The audio is heady stuff, taking this hack back to teenage years spent mashing the keys of various 8-bit home computers while increasingly urgent music served to highlight a distinct lack of progress via the medium of the noise and tone channels.
The competition ran over the summer, and the entries were judged by authenticity, originality and catchiness. For the latter, we'd still have to recommend the sheer awesomeness of Rob Hubbard's Thing on a Spring.
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Unlike Hubbard's opus (which showed off the Commodore 64's SID chip) TNMOC's competition centred around the 40th anniversary of the BBC Micro, which did not share the chippery of Commodore's (then) finest. Instead, Texas Instruments' SN76489 with its three tones and one noise generator featured.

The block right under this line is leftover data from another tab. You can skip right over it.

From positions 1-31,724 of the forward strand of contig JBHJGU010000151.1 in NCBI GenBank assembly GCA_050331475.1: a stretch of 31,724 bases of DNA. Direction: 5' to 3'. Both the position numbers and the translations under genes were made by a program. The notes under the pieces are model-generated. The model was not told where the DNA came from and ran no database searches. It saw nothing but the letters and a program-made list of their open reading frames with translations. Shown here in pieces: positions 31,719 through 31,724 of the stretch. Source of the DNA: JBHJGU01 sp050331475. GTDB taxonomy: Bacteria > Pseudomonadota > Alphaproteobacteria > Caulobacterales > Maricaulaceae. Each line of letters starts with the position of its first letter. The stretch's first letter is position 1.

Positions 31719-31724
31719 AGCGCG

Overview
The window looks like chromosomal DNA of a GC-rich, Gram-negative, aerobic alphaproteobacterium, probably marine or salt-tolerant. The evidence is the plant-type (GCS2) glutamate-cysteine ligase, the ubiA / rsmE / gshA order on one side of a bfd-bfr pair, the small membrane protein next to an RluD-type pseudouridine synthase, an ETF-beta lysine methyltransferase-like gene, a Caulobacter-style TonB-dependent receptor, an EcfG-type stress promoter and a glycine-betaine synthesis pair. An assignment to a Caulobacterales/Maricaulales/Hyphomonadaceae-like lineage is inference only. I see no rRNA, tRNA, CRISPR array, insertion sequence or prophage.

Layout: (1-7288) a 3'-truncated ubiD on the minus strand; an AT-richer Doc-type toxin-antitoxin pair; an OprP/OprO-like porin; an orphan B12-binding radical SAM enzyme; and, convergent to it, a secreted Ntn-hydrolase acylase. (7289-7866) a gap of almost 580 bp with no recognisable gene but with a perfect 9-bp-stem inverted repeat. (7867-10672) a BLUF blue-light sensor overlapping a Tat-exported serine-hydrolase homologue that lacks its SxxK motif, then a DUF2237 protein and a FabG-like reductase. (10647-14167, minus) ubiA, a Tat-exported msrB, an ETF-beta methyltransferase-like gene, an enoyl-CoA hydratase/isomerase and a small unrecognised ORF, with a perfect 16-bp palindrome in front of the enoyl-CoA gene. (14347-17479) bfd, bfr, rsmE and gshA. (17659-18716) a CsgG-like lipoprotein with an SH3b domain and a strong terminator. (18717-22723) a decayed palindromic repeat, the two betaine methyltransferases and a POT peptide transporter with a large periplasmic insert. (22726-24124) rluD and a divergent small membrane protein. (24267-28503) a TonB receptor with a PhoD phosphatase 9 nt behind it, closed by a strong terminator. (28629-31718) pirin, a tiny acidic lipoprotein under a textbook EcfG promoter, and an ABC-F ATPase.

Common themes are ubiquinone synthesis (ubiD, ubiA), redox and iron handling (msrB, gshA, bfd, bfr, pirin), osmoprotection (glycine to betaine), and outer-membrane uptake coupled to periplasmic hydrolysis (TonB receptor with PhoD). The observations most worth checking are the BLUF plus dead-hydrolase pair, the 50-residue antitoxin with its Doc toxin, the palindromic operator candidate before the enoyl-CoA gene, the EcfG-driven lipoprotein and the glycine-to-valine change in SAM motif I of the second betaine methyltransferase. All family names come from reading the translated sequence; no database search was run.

The competition was judged by British composer Matthew Applegate and BAFTA and Ivor Novello nominated composer David Housden.
Housden said of the winning composition: "Richard's entry was a great composition. It's well arranged with nice use of various sounds and textures and a strong melody. I was left wanting to hear more."
Hovsepyan's effort was also inspired by other pieces composed with a 2A03 synthesizer as well as the Undertale soundtrack. The 2A03 is the 8-bit CPU found in the Nintendo Entertainment System (NES), which found itself plugged into many a domestic television during the 1980s. The chip has since found its way into a number of synthesizers.
Hovsepyan, who collected a goodie bag including Acorn – a World in Pixels along with free entry and a guided tour of TNMOC, told the museum that his ambition was to become a game developer for Valve or Jagex (the developer of RuneScape.)
A worthy goal. However, we'd just like to hear a bit more than 30 seconds of that tune and maybe see a game replete with 8-bit-esque blocky pixels to accompany it. ®